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What students say:

"Through Wilderness and Civilization I have gained a vast knowledge of the natural world, communities, society, and many issues involving the environment. From Native Americans to gardening to environmental regulation, I now have a strong understanding of many processes facing the world today. The program planted seeds about how I'd like to live in the future."
~Andrew Henry, Denver, Colorado

College of Forestry and Conservation


Wilderness and Civilization alumni are currently working as wilderness advocates, environmental and outdoor educators, filmmakers, public-land managers, outfitters, researchers, writers, politicians, organic farmers, environmental consultants, and more. An education in Wilderness and Civilization with a minor degree in Wilderness Studies may lead in many directions.

Alumni describe the program


Eric Bergman (1994-1995) is a naturalist for The Nature Conservancy (TNC) along Montana’s Rocky Mountain Front and coordinates the Pine Butte Education Program. His work also includes directing sustainable operations projects for TNC Montana programs. Currently, Eric is cooking up biodiesel for vehicles at the Pine Butte Guest Ranch, which already has a solar array, wind mill and large summer garden. Eric feels fortunate to work with an organization that is proactively facing the landscape conservation challenges of climate change and is also committed to making the appropriate connections between these challenges and human behavior. Eric also enjoys life at large among the human and wild communities along The Front.
Jason Wilmot (1988-1989) is the Executive Director of the Northern Rockies Conservation Cooperative, an organization dedicated to preserving species and ecosystems by providing reliable scientific and policy information, bringing people together to formulate and implement sound, effective conservation policies, and building support from an informed public through education and civic engagement. Visit NRCC's site to learn more about Jason's great work.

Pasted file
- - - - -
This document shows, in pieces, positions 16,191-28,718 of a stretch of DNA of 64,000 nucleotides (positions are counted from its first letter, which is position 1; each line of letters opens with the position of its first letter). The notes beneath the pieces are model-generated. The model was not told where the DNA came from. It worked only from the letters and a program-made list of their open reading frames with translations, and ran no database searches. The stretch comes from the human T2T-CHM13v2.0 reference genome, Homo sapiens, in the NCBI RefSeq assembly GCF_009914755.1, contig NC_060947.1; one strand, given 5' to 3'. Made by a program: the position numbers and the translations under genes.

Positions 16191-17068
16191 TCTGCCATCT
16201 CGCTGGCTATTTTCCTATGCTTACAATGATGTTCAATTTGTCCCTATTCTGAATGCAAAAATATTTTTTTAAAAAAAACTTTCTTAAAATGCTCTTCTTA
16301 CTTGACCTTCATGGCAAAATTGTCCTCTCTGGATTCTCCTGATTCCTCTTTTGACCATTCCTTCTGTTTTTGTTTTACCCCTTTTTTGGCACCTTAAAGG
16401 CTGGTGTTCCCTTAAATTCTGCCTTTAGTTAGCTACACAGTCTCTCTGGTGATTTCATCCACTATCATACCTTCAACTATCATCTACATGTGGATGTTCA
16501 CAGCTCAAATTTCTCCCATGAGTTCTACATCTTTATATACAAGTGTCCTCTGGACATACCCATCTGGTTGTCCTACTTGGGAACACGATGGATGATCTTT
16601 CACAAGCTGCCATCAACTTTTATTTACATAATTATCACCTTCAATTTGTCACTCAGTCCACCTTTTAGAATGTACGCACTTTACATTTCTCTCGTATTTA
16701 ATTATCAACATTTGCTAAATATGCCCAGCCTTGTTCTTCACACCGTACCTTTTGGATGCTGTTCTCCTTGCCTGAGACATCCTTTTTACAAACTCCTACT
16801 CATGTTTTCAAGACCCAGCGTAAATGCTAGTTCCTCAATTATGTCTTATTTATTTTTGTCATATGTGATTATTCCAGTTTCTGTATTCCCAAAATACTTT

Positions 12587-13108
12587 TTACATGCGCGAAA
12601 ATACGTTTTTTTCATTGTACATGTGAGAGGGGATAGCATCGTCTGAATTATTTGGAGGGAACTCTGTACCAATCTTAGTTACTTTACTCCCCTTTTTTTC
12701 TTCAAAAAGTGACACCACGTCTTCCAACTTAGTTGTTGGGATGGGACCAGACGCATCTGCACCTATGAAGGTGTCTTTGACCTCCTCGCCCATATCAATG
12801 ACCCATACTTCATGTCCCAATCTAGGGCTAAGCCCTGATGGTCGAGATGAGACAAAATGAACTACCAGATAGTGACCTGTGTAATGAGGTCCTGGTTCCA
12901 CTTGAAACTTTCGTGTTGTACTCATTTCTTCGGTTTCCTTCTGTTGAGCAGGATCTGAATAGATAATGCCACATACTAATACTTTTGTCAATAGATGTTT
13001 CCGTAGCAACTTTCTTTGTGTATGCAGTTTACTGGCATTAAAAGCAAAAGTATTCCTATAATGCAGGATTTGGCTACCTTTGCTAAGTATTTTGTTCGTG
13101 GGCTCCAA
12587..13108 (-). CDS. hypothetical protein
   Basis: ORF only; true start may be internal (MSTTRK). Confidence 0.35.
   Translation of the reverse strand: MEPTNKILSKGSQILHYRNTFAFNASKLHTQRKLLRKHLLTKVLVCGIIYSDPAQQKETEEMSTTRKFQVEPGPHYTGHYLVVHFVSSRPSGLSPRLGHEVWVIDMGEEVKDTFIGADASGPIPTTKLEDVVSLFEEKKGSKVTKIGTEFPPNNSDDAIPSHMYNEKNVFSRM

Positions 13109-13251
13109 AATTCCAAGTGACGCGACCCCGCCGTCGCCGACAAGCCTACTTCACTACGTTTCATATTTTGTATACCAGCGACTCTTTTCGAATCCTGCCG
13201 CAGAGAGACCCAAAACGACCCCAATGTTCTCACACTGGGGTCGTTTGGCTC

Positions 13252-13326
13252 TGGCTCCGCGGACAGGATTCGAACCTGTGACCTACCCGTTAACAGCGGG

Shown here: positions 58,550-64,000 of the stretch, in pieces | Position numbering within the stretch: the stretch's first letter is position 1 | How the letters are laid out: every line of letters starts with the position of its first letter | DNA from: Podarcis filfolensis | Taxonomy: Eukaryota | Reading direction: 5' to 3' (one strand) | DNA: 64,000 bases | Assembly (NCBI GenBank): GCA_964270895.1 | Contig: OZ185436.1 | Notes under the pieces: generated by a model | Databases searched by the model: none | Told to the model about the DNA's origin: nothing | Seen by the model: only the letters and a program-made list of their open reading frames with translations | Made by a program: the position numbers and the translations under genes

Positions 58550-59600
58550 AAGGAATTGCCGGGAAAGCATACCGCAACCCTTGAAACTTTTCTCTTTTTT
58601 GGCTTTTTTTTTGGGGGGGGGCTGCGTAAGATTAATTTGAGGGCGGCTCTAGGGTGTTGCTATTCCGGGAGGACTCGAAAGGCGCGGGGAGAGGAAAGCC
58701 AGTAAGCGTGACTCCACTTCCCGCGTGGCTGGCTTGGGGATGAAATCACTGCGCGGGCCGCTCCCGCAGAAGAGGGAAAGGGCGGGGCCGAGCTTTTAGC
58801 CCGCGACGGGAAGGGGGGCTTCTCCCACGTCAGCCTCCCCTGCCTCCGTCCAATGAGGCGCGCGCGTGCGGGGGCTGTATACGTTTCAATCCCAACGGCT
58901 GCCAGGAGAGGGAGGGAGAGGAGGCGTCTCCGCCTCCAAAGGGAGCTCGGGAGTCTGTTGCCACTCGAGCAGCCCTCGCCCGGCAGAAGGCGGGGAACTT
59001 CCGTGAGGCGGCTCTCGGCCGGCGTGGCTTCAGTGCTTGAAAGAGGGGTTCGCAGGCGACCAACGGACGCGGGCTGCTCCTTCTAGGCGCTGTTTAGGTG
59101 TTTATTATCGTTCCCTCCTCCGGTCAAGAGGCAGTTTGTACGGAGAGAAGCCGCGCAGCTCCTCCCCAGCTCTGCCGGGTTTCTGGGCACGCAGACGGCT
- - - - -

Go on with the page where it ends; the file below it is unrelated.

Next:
Joanna (Tenny) Seibert (2000-2001) grew up in central Arkansas. She recently returned to her roots on Petit Jean Mountain in the Arkansas River Valley. There, she works for the Winthrop Rockefeller Institute as a program coordinator for environmental education in addition to Camp Mitchell, an Episcopal camp and retreat center. In her free time, Joanna enjoys taking classes from belly-dance and banjo to community-raised issues, especially around local food programs. Her favorite activity, by far, is exploring nature with her nieces and nephews.
Jen Kevil (1997-1998) is a Recreation/Wilderness Specialist on the Ketchikan-Misty Fiords Ranger District in the Tongass National Forest. For the past six years, she has been working in Misty Fiords National Monument Wilderness Area running the wilderness kayak ranger program and was recently promoted to her new position. She enjoys working on the complex wilderness management challenges that Alaska faces. When not at work, Jen enjoys getting out on the ocean in her kayak and exploring Southeast Alaska's remote places.

Matthew Houghton (1979) teaches at Shoreline Community College (Seattle) in an award winning program called Career Education Opportunities. This 10-credit class is exclusively for high school dropouts who, if they pass the class, get their college paid for until they are 22. Matt also teaches Human Development classes, and his favorite, Intro to Wilderness Camping.

On the side, Matt is working with others to prevent the city of Seattle from developing an area of public land that has the highest species diversity of any unprotected city property. The area includes nesting cooper's hawk and pygmy owl. Nice work Matt!

Matt lives in Seattle with his wife Lilia and daughter Malia. They enjoy the diversity of the city and still get out in the woods.

After four years teaching field science and assisting with soils research, Francine Farrell (1996-1997) decided to officially become a dirt bagger! She is working on a masters degree in Soil Science at UC Davis and hopes to apply her soils knowledge to restoration issues. To you Fran asks, "Did you know that a handful of soil contains hundred to thousands of nematodes (small round worms) and many carnivous fungi that trap and eat the nematodes?!" While her research focuses on a few small soil organisms, they each have large landscape affects.


Alumni Contact

If you would like to contact fellow alumni, please e-mail your contact information to and indicate the person you would like to reach. We will forward your contact information to them. The Wilderness Institute does not release information. Replying to inquiries is up to those being contacted.

If you would like to update your contact in the alumni records, please send any or all of the following information to

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